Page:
Monday, January 21, 2008

93 and a Chinese cake

*** UPDATE ***
Note from my mother:

A) I have dry cleaned the clothes you selected and ready for you to pick up at your nexrt visit.
B) Nice pictures and description in your website about the cake.
C) There are some corrections needed about the description of the cake in your website:
“… so my mom squeezed in just happiness & longevity (left out wealth/career or something like that)” -> The first word is “luck”, not “happiness”, not” left out wealth/career”. You’d better correct it.
D) Some reference info for you:
The 4 letters are (to see the Chinese characters, click the following from the manual bar: view -> encode -> try Unicode or various Chinese font options (such as Chinese traditional, Chinese simplified, etc.)
Fu2 (): Luck
Lu4 (祿): career
Shou4 (): longevity
Xi3 (): double happiness (such as wedding)
The 3 letters your grandma requested are: Fu2, Lu4, Shou4.
The 2 letters I wrote are: Fu2, Shou4
About the taro: Cantonese pronounciation is “vu3-tao2” that is close to the pronouciation of “wealthy beginning”.
I made a birthday cake for my grandmother's 93rd birthday. Here is what was requested:

- not too sweet, light
- taro (something about longevity I think?)
- fruit
- walnut exterior

That pretty much equates to a Chinese bakery cake. I ended up making a chiffon cake based on Annie's recipe (thanks!) in 3 layers, with two fillings - a taro cream, and then a vanilla custard with strawberries & kiwi. So this was my first time working with taro, and to make the filling I peeled it, cut it up into smallish pieces, boiled it, then pureed it up in my food processor. It was super gooey and thick, so I added some coconut milk and sugar, where it then became a less sticky paste. It was still pretty dense, so I whipped some cream up and folded it in to lighten the texture.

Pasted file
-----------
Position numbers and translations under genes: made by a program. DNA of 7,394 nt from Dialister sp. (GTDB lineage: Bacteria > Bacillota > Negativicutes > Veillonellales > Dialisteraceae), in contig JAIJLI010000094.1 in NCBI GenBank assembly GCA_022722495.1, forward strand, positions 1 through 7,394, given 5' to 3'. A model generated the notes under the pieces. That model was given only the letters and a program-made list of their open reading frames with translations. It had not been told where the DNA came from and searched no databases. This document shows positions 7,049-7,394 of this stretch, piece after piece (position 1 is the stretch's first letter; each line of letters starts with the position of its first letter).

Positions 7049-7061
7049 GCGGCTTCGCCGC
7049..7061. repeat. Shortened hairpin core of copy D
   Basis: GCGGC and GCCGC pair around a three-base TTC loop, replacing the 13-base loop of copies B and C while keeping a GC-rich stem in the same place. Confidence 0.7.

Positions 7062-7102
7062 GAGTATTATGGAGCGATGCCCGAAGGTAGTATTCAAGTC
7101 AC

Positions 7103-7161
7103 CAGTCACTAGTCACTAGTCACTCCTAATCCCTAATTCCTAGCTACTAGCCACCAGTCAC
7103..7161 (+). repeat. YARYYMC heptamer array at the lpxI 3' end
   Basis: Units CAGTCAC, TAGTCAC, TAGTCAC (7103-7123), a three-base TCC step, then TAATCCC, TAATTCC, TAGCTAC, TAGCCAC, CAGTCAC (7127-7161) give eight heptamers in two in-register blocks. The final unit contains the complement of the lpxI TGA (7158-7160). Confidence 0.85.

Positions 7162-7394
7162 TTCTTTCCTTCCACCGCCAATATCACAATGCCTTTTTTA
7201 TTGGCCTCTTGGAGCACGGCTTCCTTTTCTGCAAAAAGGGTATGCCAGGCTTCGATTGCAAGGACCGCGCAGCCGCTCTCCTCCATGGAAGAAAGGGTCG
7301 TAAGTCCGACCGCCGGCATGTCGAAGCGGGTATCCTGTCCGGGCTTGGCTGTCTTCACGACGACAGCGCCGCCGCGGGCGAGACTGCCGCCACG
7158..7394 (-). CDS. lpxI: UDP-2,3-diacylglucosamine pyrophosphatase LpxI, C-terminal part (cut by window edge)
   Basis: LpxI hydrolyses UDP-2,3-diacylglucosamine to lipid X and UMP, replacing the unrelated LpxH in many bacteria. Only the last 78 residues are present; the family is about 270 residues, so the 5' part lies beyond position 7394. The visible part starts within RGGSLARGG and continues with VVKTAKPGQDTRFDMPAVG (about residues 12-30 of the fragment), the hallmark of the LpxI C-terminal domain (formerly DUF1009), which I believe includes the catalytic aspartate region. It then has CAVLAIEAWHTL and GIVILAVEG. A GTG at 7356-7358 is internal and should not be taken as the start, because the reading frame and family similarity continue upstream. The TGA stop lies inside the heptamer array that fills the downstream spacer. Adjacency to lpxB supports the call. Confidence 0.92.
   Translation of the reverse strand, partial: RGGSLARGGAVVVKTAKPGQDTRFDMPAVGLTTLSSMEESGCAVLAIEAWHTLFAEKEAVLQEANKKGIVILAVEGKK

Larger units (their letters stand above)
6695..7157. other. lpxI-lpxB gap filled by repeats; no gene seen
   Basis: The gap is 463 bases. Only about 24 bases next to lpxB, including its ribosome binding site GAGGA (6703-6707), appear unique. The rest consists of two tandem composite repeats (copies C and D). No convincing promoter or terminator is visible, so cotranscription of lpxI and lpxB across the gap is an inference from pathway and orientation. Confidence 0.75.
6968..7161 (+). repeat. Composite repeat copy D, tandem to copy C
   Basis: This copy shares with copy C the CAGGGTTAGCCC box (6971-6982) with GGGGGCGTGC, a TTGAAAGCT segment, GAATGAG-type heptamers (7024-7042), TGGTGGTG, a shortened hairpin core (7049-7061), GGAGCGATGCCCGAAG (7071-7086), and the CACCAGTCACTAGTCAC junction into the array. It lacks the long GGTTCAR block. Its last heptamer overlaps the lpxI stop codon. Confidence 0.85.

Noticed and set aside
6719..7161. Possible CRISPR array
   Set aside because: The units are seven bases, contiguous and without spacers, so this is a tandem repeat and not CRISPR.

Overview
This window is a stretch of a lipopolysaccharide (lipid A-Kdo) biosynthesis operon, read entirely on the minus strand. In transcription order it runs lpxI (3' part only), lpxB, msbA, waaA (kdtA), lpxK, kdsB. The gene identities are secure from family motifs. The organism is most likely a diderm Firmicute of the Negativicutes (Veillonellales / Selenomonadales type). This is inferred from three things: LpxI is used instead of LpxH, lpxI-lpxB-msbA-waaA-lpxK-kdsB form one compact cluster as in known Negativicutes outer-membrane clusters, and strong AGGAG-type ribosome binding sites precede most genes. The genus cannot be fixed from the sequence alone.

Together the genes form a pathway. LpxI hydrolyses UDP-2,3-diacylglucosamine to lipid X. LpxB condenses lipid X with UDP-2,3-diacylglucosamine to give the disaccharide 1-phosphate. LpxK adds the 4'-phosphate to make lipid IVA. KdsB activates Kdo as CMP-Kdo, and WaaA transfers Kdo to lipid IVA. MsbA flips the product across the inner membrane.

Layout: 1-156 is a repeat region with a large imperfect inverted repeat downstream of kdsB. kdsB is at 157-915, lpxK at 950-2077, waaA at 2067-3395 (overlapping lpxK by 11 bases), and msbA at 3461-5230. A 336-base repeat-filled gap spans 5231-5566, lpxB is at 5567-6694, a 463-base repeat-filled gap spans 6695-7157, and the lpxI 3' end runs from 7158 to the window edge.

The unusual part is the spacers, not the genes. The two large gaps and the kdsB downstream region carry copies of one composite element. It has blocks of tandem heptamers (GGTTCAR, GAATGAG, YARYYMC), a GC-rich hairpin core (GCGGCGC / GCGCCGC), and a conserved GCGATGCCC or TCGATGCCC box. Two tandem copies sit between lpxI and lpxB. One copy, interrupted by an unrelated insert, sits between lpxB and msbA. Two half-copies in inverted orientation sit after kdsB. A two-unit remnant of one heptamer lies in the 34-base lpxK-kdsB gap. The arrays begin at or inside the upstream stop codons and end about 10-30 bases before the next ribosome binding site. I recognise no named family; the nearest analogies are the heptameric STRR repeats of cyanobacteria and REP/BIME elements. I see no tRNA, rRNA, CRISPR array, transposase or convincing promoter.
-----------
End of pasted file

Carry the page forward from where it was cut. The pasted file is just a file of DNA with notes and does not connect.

The cake turned out fairly well... although my grandma's initial reactions were that (1) it was too small, and (2) there were no Chinese characters written on it. After a quick run to the grocery store, the latter was soon fixed. Since my small cake was also covered in fruit, there wasn't much space to write the usual 3 characters, so my mom squeezed in just happiness & longevity (left out wealth/career or something like that). The only pictures I have of the inside of the cake to see the slices are blurry, so I'm not going to post them, sorry. I really need a new camera!

Not bad for my first time. A little taro root goes a long way, and I'll try experimenting with the leftovers. Chinese birthday cakes are a bit restrictive, but maybe next time I'll be able to think of something more creative. I'll also make it square/rectangular (easier to cut) and bigger with thicker layers (the cake rises as it bakes, but sinks significantly as it cools).

L: chocolate chip cookies for the kiddies, R: my mom's deft hands at work


Annie said...

hey kathy! cool!! so you ended up using the chiffon cake recipe.

yeah, that cake definitely shrinks when it cools. did you flip it upside down though? i usually flip it and then keep it on the door of the oven so it cools slowly. was it still light and moist for you? hope it turned out. i'm still trying to figure out how to get it to stay risen. i'm not sure if its my recipe (which is why i keep tweaking it). but i've tried a few others and they dont taste as good. let me know what you think, food expert ;) the cake looks beautiful btw!

kathy said...

I didn't flip it upside down, but it was still pretty light. That was my first time making any kind of chiffon, so I have no idea about tricks... although I just looked it up in the Dessert Bible, and it said that it shouldn't make a difference (inverting while cooling). I think a lot of the problem was that I did 1.5x your recipe, and divided the batter into 3 normal round pans... so maybe the cake just had nowhere to go when it was rising. No idea! If you make another one any time soon, try their recipe and let me know what happens =) haha

2 1/4 cups cake flour
1 1/2 cups sugar
2 t baking powder
1/4 t salt
1/2 cup melted butter
6 yolks
1/2 cup water
2 t vanilla
9 egg whites
1 t cream of tartar

375, 30-40 min

Annie said...

ohh..kathy i just saw this. awesome, i'll definitely try this one next time. i've been looking for a different chiffon cake for awhile now. just to see.

and yeah.. it definitely doesnt work in shallow pans. i've tried that many times before (the shallow pans). there isnt enough room for the cake to rise. the deep pans are the best.

my friend has a recipe for chiffon cake as well. she said it turned out really well and stayed up after she baked it. i'll shoot that over to you once i get it from her!! :D keep the posts coming, i enjoy reading about them!